Some war crimes are so bad they can literally be seen from space.
And having eyes in the sky is becoming one of the essential tools for groups trying to identify, document – and perhaps even prevent – human rights abuses across the planet.
Late last year Human Rights Watch's senior researcher in Iraq, Belkis Wille, heard rumours of an atrocity in northern Iraq. There had been a big surrender of Islamic State fighters and their families to Kurdish forces in the north. But only women and children ended up in the camps.
“The very obvious question was – what happened to all the men?” Wille says.
A street in eastern Mosul, in northern Iraq, in 2017.
There were reports they had been bused away – but months of research turned up no clues as to where they had gone. She heard of images and footage of executions, but no Kurds would break ranks until one person, "Nadim", told her he wanted to testify. He handed over explicit video clips and photos.
Wille sent them immediately to Josh Lyons, HRW’s technical guru back in Geneva. Lyons dug into the metadata and was quickly able to determine when and where they were taken – and confirm there was no evidence the images had been doctored.
Usually, HRW would not rely on just one eyewitness. But because the imagery and analysis were so compelling, Wille headed out into the field, following the coordinates dug out by Lyons.
She drove around a flat, dusty plain, literally in circles, looking for clues. She found big piles of soil on a lake bed that is flooded every year. They were new.
“So then I called Josh from the location. I said ‘I’m standing here, these are the coordinates, we are 40 metres away from where the photos were taken’.”
Lyons tracked down satellite imagery from the spot when the video was taken and confirmed – to the day – that these mounds of earth had appeared at the same time.
It was a mass grave and compelling evidence of an atrocity.
Lyons is used to this kind of call. Sometimes he anticipates it. When he heard news of an attack on Rohingya villages in Rakhine state in Myanmar last year, his first thought was “this is going to be a catastrophe”, he says.
His second thought was: “I wonder what the weather is like there.”
Lyons is the only investigator at HRW who doesn’t travel into the field of operations. He sits at a desk in Geneva, working with digital photography analysis tools and a huge resource of satellite photographs.
This was a tough job. Myanmar was in the tail end of the monsoon season, covered in deep cloud and rain. He tapped all the satellites he could find, receiving endless, beautiful images of fluffy cloudscapes, hoping for a break.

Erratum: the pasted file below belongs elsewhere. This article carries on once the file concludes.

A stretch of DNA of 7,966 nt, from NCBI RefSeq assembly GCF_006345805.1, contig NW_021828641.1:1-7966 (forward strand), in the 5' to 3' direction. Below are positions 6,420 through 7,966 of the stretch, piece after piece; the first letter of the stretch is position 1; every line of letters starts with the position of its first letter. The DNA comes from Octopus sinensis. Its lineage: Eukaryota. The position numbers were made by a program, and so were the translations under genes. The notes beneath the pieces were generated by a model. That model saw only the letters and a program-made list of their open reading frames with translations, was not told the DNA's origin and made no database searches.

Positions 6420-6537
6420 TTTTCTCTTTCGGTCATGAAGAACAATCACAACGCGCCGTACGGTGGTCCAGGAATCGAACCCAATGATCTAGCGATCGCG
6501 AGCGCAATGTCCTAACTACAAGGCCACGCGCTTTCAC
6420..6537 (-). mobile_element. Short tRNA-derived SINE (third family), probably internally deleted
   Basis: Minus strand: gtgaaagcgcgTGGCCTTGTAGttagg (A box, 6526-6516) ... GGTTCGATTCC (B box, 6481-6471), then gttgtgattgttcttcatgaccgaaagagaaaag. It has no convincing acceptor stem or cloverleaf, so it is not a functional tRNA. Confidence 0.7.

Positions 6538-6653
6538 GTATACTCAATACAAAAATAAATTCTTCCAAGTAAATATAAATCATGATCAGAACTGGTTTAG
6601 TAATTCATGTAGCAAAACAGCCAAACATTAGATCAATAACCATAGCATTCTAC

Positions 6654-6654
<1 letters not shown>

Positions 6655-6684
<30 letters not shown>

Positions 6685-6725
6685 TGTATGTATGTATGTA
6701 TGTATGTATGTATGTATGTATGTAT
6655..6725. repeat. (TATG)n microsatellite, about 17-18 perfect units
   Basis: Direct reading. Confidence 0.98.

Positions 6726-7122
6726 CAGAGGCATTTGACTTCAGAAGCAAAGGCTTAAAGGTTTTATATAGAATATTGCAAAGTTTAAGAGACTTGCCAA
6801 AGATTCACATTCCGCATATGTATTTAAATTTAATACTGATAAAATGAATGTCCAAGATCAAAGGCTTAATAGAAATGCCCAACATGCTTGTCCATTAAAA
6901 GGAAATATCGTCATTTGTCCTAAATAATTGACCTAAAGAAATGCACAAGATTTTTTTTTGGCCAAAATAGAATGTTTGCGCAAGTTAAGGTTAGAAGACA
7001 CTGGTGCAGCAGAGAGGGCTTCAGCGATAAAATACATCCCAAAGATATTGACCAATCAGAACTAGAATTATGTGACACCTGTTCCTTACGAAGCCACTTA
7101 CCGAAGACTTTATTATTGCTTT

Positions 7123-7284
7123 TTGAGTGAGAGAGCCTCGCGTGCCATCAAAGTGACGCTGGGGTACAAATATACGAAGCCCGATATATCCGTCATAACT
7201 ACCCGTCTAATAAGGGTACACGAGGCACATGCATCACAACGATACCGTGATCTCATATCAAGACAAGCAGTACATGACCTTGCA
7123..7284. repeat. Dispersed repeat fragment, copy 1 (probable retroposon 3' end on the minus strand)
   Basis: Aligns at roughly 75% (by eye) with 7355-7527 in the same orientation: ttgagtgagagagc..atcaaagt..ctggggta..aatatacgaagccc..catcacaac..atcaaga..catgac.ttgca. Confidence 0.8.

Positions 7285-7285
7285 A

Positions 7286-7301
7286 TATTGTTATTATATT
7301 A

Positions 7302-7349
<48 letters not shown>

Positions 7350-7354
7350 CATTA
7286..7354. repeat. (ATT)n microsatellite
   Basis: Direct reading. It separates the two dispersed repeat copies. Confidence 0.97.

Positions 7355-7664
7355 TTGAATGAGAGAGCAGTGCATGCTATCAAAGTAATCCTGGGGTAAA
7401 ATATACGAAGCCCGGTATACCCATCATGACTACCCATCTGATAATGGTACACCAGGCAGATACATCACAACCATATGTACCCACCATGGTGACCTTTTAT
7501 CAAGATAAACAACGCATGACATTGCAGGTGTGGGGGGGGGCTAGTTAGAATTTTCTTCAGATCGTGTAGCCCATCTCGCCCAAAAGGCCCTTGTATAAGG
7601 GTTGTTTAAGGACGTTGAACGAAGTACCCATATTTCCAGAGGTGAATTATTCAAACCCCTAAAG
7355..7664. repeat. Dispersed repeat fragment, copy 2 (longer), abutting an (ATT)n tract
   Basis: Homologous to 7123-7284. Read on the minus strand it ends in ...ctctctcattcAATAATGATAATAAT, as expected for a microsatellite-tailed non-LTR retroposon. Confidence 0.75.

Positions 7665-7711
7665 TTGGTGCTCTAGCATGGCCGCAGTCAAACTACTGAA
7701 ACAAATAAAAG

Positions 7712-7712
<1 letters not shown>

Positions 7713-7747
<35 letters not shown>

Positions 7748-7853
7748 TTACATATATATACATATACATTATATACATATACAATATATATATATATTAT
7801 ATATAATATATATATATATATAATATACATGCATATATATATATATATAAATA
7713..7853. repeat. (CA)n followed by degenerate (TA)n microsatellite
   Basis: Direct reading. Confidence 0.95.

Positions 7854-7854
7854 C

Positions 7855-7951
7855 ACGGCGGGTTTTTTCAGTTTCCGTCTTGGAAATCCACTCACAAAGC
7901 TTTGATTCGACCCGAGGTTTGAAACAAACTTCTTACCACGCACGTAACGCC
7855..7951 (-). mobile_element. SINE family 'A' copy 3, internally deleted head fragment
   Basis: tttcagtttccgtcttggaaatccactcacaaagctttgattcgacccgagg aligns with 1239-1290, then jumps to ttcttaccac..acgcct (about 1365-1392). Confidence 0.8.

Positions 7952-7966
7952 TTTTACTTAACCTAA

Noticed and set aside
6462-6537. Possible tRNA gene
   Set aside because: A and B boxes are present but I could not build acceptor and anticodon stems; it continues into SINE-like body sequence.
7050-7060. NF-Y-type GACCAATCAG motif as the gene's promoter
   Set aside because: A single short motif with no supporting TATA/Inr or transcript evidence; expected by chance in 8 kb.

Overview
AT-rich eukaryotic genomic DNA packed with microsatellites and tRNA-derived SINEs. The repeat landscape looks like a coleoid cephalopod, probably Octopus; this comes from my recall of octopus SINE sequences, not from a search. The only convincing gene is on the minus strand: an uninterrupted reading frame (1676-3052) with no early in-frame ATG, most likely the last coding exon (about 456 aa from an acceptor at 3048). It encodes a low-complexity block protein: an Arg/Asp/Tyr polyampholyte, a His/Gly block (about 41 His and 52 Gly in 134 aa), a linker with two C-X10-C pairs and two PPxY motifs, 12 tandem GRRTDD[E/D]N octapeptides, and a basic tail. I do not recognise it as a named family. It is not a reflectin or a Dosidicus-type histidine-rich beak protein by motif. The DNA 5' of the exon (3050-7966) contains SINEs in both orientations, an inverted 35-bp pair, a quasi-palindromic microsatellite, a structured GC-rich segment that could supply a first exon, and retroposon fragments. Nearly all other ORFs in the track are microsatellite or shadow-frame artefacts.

Soon it came. Here and there were saturated pixels – bright spots – telltale signs of burning villages. As the monsoon cleared he built a database that grew and grew, cross-referencing it with a database of Rohingya village locations. It showed this was a widespread and sustained campaign of arson against Rohingya homes and villages, along a 100-kilometre arc, for two weeks.
A satellite-based assessment by Human Rights Watch of the arson damage of villages in Myanmar.
Photo: HRW HRW’s researchers on the ground interviewed refugees fleeing into Bangladesh to give a human face to these burning pixels.
Akshaya Kumar, deputy United Nations director for HRW, says the Myanmar military will deny such attacks. “Before satellite imagery, they would say ‘Burning, what burning, we don’t see any burning. The Rohingya exaggerate, that’s what they do’,” she says. There was a culture of “dehumanisation and denial”.
And international bodies including the United Nations were reluctant to challenge the military – they wanted to move on.
“It was about changing that narrative,” Kumar says. “Being able to confront the denialism was really important."
Rohingya refugees queue for a meal provided by an aid agency in Bangladesh.
Lyons has been with HRW since April 2012 – and he is about to expand from a one-man operation into a team of geospatial researchers.
He was previously at the United Nations doing similar work but he hit a “red line”, he says. At the UN he felt political pressure to pull back in some cases: specifically, he felt he didn’t have the backing to use his techniques to expose indiscriminate bombardment by the Syrian regime or to share the material with human rights bodies outside the UN.